Flexbox 101

With the death of Internet Explorer 8, 9 and 10 last week, the web developers at núcleo have been feeling particularly jubilant. So they thought they’d give away a CSS3 Flexbox library — which you can add into any project to save you time.

You will need a good understanding of Flexbox and media queries to utilise this library.

What is it?

What we have made is a CSS (and SASS file) that makes every Flexbox attribute available at every media size to use in HTML. The idea is that you can flex display a series of divs, and change the CSS at different media sizes as you see fit without accessing the CSS.

An example:

<div class="fx-sm-flex-display fx-md-align-content-center fx-sm-align-content-flex-start">

<div class="inner-div-1"></div>

<div class="inner-div-2"></div>

<div class="inner-div-2"></div>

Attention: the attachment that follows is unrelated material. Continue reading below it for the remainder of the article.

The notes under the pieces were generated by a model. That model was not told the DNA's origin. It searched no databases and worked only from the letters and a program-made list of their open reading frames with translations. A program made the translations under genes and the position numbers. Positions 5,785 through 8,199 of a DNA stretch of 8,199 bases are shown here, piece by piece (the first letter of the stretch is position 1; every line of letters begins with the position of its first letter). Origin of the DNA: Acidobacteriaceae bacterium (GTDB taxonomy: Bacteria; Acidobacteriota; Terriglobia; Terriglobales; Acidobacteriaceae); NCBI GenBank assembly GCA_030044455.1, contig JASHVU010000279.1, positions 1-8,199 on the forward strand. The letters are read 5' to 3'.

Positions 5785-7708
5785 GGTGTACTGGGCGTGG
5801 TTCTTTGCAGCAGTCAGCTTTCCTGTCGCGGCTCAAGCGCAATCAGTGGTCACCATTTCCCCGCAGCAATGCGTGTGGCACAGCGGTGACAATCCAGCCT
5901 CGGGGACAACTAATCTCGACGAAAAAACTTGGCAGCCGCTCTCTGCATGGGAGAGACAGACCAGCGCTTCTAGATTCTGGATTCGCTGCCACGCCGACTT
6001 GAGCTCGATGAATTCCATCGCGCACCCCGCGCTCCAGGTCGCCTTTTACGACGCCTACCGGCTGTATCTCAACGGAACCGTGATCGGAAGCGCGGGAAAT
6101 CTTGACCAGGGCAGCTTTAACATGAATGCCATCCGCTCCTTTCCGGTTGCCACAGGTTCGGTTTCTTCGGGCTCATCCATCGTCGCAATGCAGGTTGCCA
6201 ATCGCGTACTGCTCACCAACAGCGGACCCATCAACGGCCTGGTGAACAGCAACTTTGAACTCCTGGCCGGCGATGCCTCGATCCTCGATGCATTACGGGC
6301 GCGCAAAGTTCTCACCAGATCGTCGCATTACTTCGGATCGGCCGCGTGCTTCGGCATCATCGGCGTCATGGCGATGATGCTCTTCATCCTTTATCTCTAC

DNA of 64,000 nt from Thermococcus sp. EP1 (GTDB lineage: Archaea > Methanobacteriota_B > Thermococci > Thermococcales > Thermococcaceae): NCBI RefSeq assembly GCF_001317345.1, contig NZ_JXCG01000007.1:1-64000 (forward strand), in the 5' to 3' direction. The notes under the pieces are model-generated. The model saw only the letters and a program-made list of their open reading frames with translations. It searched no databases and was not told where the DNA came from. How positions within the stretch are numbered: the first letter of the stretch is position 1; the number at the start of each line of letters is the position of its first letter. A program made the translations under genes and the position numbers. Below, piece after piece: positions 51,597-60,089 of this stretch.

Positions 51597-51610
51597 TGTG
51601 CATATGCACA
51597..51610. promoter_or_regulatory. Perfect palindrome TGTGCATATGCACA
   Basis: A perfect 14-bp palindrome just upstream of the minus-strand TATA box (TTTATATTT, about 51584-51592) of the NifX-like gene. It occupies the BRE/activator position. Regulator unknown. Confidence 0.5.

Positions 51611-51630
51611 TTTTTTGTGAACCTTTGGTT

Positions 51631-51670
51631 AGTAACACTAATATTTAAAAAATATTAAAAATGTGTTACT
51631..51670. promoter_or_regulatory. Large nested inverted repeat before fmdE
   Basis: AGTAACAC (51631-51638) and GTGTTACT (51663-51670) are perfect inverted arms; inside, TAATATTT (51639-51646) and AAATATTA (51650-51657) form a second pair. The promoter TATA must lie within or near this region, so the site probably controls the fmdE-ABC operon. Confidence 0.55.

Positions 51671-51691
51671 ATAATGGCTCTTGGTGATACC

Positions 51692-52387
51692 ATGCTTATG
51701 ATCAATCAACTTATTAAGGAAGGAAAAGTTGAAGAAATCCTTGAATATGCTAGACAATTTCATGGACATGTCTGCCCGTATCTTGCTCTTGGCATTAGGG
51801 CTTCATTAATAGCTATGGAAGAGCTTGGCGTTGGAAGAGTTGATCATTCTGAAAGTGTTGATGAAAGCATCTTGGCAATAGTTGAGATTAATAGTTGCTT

The above example will add flex-display: flex (with all necessary browser specific prefixes) to the top div element to all screen sizes ABOVE 544px (defined by “-sm” in the SASS file). That means when you get to mobile size, the div will return to its default CSS.

The div will use the flexbox attribute align-content: center (plus all prefixes) to anything above 768px (defined by “fx-md-align-content-center”). Once under 768px, it will resume the align-content: flex-start (defined by “fx-sm-align-content-flex-start”) until 544px, at which point it will return to default CSS. As you can see, it can save you a lot of time in writing specific lines in CSS over and over to achieve the same result.


If you open the SASS file, you will see we have made the file so you can edit, add, or remove media queries, as well as setting a custom prefix to all CSS classes if you run into conflicts.

Hope you enjoy!

Download the ZIP (CSS & SASS) Download from Github
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